Answer:

When it comes to researching in the church records in Germany, you often must identify the parish itself. In many towns, this is not a problem, as there is only one Catholic Church in the area. However, in larger cities such as Heidelberg, there are likely to be many Catholic Churches that would require searching the records.

Regardless of large city or town, as you know, Bavaria and Heidelberg are locations too large in scope. The earlier naturalization records likewise did not ask as much in regard to origins, and also can make it difficult.

You mentioned that the family all settled in Ulster County, New York. While your quest is to search backwards, you may first need to concentrate on their time in Ulster County, specifically when births of children took place. Some of the church records will list origins of the parents in the registers of baptisms. Likewise, marriage registers and sometimes burial registers will include such identifying information. If you have not already done so, you will want to pursue the church records in New York.

Ask a Genealogist: New Brunswick newspapers online

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Question:

Can you tell me where I may be able to search for early New Brunswick marriage and death notices?  I am searching for ancestors in the mid to late 19th century.

Answer:

I would suggest you consult the work of my late colleague Daniel F. Johnson.  He transcribed countless newspapers for vital statistics and other various genealogical data. The Provincial Archives of New Brunswick has put the work of Daniel F. Johnson online.  You can search by family surname at: http://archives.gnb.ca/Search/NewspaperVitalStats/NameIndex.aspx?culture=en-CA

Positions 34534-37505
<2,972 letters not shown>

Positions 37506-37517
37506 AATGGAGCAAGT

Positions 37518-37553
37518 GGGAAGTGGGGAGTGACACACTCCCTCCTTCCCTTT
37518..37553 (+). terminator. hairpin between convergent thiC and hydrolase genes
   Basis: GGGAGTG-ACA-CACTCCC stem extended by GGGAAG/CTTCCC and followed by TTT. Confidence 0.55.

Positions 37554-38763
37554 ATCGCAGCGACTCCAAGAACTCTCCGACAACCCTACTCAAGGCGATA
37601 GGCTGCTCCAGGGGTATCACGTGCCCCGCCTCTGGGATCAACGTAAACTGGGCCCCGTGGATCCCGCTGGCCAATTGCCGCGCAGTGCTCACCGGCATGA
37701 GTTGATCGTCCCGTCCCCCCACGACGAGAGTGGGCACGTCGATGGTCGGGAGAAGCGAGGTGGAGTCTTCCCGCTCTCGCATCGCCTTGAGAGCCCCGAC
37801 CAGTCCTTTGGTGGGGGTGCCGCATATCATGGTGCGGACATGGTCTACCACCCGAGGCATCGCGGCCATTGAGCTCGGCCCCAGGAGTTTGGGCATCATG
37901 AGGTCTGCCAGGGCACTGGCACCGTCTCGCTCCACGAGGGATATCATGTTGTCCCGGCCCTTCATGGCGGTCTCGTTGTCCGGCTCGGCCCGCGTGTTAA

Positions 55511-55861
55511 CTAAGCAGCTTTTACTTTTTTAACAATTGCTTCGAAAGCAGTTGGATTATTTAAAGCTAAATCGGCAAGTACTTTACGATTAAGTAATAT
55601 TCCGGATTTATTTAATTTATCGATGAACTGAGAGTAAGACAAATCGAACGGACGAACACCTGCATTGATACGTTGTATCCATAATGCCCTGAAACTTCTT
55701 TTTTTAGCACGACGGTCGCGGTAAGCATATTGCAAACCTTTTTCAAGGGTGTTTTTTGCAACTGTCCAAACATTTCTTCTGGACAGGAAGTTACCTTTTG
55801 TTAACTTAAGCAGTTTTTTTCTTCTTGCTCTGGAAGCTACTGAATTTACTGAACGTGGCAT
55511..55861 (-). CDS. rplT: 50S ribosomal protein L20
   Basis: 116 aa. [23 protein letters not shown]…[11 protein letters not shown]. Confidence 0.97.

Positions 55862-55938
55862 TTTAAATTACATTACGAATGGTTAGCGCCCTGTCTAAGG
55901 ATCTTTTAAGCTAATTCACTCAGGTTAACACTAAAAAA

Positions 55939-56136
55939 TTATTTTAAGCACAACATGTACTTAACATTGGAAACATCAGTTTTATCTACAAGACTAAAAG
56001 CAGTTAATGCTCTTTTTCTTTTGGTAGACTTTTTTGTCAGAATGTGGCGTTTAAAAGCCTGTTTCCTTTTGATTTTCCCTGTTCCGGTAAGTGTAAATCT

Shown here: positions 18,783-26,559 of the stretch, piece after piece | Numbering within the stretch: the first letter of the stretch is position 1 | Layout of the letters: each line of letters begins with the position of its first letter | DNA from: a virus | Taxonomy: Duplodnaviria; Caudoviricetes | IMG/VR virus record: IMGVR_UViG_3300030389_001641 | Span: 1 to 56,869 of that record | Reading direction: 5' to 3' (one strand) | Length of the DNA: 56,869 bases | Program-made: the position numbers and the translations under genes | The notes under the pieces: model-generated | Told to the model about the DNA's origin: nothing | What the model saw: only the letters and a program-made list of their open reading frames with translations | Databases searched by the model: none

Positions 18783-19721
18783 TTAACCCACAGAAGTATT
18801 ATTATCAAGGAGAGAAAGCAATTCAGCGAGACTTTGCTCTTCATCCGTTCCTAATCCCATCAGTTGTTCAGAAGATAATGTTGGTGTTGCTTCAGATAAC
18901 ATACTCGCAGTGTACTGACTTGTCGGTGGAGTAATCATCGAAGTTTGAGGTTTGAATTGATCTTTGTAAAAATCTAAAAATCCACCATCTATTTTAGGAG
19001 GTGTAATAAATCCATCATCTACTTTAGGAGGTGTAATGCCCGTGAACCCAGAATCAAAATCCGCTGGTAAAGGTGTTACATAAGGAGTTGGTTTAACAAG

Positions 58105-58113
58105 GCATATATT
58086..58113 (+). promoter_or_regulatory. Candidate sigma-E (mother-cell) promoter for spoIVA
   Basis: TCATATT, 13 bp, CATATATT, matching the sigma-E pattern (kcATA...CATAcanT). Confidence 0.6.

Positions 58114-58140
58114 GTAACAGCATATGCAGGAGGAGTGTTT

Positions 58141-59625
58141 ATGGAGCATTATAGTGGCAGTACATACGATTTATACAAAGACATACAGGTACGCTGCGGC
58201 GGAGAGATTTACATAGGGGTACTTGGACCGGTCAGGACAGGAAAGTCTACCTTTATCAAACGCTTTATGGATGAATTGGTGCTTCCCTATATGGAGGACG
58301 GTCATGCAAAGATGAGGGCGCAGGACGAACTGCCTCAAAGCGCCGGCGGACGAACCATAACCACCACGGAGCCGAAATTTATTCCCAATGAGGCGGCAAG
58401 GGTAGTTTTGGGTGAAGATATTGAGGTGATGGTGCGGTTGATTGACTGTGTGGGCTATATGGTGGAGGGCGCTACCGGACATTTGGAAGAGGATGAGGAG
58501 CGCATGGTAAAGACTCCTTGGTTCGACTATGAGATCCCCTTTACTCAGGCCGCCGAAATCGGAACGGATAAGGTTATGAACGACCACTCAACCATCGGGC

Ask a Genealogist: Immigrants to New York from England.

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Question:

George and his wife Lucy Susan Barber were born in England in 1808 and 1809. They had two daughters born in England, Charlotte J born 1829 and Elizabeth born 1832. In 1834 Mary is born in NYC. They had 3 more children born in Newburyport Mass. That gives me a tight window of immigration. I have found out that the ships records and immigration records were lost in a fire at Ellis Island. The state of NY does not allow on line access to their records and few counties go back to 1834 so I'm at a dead end. All searches via Ancestry, American Ancestors or FamilySearch draw a blank. I've spent hours looking at my UK subscription to Ancestry and still get no hits. In all my searches I got two hits for Lucy Susan Barber but both don't match the person that George Married. Unfortunately there are a lot of George Armstrongs but still no match up hits. All birth, marriage and death certificates list husband and wife as born in England.